Alaska Quarterly Review
Vol. 31, Nos. 3 & 4, Fall & Winter 2014
The new issue of Alaska Quarterly Review is out — as stunning as it's ever been in 32 years of devotion to the best of contemporary literature.
AQR, despite the "quarterly" in its name, comes out twice a year from the University of Alaska Anchorage. Each hefty volume typically includes a mix of poetry, fiction and nonfiction, often featuring a special section as well. Those who might assume the "Alaska" in its title implies content of snow and cold or any kind of provinciality should take a look. The Washington Post has commented, "That one of the nation's best literary magazines comes out of Alaska may seem surprising, but so it is." Well-known writer (and contributing editor) Stuart Dybek has similarly observed, "The magazine has a wonderful sense of place about it, and it conveys Alaska without being parochial." Work first published in AQR by editor Ron Spatz and his discerning team has been selected repeatedly for "best of" collections and won numerous awards.
The new issue (as always with a fabulous cover — this time a photograph of Fairbanks window frost by former Anchorage Daily News photo editor Richard Murphy) focuses on a dynamic selection of short fiction and literary essays, along with a special section titled "Out of Bounds: A Celebration of Genre-Defiant Work."
Stories that matter
The 14 short stories are remarkable in their quality, variety and inventiveness. These are stories that matter. The very first one, "Not Like What You Said" by Debbie Urbanski, is a long, haunting story from the point of view of a mother whose child has disappeared into a cult. This is fiction at its best, taking readers into a world we hope to never inhabit ourselves while illuminating the human heart. "Where You'll Find Me" by B. Boyer-White is a more experimental story told by the Wizard of Oz's scarecrow — only in a dystopian future where he has a brain and "Dorothy is a child of our world," where home is still the goal. One story, Sharon Solwitz's "Imposter," takes place at an ashram in India, and another, Mary Kuryla's "Ursus Americanus," a love story of sorts, surrounds the notes of a taxidermist in Michigan in 1932. These stories, and more, are all so very good, it's difficult to choose favorites.
Among the four essays, the one by Alaskan Eva Saulitis ("Third Person Displaced") is knock-your-socks-off. Or, to be more literary, recall Emily Dickinson: "If I feel physically as if the top of my head were taken off, I know that is poetry." Saulitis, who is a poet as well as an essayist, employs a lyric form (in short sub-titled sections) to explore multiple displacements related to her immigrant parents and her visit to Latvia, with its complicated history involving "a people smashed between the tragic and the culpable." This is a work of art that begs to be read out loud, savoring every word, and then reread, thought about and talked about. It exemplifies what it means to "essay" — to try to understand our world, where we come from, who we are, what counts.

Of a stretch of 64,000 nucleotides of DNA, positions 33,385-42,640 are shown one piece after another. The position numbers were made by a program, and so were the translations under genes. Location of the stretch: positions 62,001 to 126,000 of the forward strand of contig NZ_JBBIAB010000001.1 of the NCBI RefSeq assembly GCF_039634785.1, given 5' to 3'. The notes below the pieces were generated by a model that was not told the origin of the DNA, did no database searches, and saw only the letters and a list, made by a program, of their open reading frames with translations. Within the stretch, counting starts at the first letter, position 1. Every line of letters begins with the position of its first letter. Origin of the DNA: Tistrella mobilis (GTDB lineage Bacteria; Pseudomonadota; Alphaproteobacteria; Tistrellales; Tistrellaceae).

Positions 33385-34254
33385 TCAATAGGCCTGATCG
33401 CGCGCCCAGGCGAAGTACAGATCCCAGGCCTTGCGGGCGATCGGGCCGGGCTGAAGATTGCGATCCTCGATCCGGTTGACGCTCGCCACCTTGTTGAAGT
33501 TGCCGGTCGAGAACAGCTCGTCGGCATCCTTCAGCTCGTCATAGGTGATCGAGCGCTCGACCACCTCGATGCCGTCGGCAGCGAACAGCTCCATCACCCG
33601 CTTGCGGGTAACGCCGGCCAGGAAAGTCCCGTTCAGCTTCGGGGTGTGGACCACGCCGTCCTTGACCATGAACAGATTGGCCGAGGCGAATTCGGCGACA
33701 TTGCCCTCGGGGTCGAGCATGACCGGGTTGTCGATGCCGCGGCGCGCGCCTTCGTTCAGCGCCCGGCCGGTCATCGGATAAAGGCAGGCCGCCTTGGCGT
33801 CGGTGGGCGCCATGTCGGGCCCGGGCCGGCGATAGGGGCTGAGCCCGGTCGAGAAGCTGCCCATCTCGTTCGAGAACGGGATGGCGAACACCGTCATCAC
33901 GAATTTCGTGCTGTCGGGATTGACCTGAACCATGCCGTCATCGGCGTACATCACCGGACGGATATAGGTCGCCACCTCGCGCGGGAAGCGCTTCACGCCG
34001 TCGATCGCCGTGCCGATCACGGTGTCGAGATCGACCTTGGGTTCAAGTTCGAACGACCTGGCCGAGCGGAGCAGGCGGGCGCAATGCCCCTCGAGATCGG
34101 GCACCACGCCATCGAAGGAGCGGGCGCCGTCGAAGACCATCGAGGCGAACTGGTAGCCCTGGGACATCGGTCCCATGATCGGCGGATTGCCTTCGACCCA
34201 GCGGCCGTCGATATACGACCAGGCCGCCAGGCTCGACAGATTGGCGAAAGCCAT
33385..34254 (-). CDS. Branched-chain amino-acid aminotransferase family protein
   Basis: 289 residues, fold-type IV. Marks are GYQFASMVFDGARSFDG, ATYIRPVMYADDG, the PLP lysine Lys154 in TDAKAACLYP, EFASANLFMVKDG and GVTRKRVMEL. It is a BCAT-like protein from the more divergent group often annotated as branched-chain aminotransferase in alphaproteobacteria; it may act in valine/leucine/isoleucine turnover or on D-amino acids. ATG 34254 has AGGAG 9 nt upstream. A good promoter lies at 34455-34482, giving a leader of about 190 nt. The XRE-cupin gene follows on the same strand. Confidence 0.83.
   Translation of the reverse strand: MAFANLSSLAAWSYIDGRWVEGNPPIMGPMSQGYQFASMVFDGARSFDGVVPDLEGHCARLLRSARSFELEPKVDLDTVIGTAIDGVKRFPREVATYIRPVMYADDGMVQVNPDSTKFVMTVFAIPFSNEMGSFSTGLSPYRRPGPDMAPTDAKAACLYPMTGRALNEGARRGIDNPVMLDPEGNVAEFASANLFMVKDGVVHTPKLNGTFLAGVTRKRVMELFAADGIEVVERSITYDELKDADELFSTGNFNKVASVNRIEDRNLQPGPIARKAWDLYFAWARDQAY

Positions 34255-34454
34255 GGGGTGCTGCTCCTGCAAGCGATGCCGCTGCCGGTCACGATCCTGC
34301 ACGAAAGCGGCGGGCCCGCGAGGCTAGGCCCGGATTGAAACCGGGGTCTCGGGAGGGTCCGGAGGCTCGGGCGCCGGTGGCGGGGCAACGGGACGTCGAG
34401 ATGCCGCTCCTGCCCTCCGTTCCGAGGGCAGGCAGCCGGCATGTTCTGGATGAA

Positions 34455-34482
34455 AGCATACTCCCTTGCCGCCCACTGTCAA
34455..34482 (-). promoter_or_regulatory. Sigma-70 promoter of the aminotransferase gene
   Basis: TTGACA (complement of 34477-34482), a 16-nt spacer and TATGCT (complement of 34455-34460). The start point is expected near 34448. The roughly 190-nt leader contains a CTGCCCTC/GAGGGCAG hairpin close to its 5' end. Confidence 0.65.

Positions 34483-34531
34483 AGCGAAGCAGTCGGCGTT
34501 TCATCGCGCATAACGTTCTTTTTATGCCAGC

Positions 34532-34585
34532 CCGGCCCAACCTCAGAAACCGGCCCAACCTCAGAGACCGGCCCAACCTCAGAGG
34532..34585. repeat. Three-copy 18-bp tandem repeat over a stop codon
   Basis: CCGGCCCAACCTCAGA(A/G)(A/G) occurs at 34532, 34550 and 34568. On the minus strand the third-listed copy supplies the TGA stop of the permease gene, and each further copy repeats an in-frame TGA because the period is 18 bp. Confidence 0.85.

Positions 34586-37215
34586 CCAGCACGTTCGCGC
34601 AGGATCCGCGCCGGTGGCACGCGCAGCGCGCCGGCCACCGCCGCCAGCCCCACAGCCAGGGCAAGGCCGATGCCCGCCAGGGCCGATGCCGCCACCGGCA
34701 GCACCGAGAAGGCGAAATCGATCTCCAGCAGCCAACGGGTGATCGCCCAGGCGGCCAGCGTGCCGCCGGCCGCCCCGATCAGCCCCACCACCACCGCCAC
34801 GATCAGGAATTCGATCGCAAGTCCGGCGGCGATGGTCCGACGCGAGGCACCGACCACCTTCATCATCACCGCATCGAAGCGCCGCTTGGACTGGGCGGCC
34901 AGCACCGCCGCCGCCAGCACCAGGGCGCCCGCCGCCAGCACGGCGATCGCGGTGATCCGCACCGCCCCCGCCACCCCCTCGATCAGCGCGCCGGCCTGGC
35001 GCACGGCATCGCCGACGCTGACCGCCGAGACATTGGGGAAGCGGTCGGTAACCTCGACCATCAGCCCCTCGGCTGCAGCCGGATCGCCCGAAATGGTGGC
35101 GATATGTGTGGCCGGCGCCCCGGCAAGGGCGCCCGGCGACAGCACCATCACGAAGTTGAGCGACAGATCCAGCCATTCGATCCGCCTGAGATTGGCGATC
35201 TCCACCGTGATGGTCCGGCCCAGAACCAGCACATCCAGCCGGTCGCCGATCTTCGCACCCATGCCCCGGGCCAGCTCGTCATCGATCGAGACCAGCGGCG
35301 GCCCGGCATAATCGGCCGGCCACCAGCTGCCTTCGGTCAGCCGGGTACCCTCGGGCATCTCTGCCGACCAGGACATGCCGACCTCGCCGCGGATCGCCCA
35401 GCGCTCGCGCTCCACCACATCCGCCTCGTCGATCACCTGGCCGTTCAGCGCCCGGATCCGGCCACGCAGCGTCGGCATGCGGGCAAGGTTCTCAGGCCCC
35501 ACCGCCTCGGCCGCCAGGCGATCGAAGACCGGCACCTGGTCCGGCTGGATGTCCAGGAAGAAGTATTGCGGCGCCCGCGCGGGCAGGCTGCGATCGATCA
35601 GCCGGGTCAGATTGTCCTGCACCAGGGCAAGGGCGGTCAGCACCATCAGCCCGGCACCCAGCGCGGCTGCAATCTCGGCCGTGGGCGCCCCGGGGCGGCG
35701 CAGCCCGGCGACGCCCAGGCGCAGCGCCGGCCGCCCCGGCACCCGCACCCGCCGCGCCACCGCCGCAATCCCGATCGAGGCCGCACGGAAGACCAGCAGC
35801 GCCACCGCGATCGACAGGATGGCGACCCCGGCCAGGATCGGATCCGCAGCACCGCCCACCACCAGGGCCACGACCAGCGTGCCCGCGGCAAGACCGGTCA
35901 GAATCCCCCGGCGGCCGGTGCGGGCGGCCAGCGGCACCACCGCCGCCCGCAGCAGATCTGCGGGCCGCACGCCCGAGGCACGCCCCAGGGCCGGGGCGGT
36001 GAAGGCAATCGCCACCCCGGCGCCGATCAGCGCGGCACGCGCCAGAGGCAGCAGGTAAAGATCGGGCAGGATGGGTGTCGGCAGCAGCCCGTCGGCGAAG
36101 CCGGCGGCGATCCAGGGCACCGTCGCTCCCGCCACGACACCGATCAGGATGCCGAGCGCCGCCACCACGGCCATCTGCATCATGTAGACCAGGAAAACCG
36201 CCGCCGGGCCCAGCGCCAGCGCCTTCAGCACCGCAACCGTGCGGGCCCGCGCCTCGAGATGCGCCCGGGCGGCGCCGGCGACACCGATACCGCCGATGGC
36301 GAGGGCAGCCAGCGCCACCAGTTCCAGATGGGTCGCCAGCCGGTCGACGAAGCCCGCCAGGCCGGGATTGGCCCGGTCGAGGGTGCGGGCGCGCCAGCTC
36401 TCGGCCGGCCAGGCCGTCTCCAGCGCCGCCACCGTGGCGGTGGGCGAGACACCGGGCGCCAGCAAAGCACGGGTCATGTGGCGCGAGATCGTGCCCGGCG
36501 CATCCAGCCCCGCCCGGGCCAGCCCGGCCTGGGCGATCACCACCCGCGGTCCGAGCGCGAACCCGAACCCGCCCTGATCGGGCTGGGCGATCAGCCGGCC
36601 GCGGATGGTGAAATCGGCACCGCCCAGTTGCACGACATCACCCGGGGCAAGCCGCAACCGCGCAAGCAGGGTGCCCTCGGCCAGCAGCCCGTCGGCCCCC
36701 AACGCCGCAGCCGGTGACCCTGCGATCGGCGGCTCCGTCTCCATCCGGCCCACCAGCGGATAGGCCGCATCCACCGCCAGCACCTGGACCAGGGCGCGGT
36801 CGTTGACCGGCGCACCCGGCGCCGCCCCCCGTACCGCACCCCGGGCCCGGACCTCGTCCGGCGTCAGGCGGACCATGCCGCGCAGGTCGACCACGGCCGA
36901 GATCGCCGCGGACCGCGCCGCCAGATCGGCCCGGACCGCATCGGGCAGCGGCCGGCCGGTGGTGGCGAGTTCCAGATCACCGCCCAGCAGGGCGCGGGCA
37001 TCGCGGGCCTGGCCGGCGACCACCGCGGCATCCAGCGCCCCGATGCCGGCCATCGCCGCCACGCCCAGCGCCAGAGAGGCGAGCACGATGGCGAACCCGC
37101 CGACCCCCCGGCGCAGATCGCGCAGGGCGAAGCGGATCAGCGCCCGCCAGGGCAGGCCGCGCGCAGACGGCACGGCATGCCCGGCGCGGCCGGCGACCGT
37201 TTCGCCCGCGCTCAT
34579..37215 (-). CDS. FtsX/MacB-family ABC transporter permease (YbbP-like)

Art without borders
In the final section in this volume, contributing editor Elizabeth Bradfield, the author of two acclaimed poetry collections who teaches in UAA's master of fine arts program, has brought together six examples of literary art that extend our understanding of form. These are best described as graphic poems, interactive computer programs, performances and motivational posters. Most are collaborative. All invoke a spirit of play. And all are truly fun to read, view and contemplate. Each one begins with a note from its author(s) that's helpful to understanding both the process and the resulting art. For example, "Burning Questions for Burning Bushes" by Rachel and Sierra Nelson (as the Vis-à-Vis Society) are poems that answer questions put into a mailbox by audience members at an arts festival. The poems respond not to the questions but to dances improvised to embody them. The published piece includes photographs of the process and performance (in which the collaborators are dressed as bushes.)
Another, "Lines," is a collaboration of poetry, art, dance and piano, and on the page appears as performance notes and a "cross-stitched conversation" of lines of text and music. "Code poems" involves a computer program with elements of both chance and the "user's" inputs; AQR's website will allow actual collaboration between the programmer (B.J. Best) and anyone who wants to participate in the storytelling.
As Bradfield says in her introduction to the special section, she chose the term "genre-defiant" as a nod "to the rebelliousness that thrums behind each piece" by the pushing of boundaries. She also puts these "new" forms into historic context; Japanese renga (collaborative party poems) go back to the eighth century; Homer was a "mashup artist" who combined many retellings; and the French surrealists mixed visual art with text. "Art reinvents itself," she reminds us. In our modern lives we express ourselves in multiple modes every day, and collaboration with others can bridge isolation and be a source of creativity and joy.
Alaska Quarterly Review is currently being examined as part of UAA's budget cutting process. Let us hope that the decision-makers recognize the value this little journal brings to the university, Alaskans and the larger world. It deserves not just continuance, but a continued commitment to excellence.
Copies of the new issue can be found at bookstores, and subscriptions or selected back issues can be purchased through the university.
Nancy Lord is a Homer-based writer and former Alaska writer laureate. Her books include "Fishcamp," "Beluga Days" and "Early Warming." She teaches at UAA and has had several stories and essays published in Alaska Quarterly Review, as recently as the previous issue.